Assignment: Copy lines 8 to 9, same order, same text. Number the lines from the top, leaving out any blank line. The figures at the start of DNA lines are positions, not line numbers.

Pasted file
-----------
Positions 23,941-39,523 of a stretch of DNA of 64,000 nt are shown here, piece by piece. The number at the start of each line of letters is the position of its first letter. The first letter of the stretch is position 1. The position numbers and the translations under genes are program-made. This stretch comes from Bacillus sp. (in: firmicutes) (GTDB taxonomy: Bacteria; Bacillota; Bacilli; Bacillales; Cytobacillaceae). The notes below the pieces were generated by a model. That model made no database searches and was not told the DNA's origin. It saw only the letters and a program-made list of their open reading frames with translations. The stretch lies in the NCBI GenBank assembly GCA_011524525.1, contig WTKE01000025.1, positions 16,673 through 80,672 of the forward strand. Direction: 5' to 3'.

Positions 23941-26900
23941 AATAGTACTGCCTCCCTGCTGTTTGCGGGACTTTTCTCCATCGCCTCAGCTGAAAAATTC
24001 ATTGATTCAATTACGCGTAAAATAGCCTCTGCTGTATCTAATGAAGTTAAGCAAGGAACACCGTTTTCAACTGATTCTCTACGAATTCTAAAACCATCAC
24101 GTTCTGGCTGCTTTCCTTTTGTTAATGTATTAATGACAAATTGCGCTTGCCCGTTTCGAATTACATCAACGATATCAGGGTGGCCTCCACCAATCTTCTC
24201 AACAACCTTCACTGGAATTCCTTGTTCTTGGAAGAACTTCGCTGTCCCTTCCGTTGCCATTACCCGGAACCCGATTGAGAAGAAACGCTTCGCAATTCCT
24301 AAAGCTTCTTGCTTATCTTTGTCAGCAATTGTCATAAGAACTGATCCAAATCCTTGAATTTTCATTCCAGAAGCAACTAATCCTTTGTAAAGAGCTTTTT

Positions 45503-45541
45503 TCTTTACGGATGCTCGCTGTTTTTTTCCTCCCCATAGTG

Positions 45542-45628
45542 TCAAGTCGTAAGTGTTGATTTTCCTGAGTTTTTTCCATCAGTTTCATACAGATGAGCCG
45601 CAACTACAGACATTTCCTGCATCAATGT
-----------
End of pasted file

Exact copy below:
Positions 45503-45541
45503 TCTTTACGGATGCTCGCTGTTTTTTTCCTCCCCATAGTG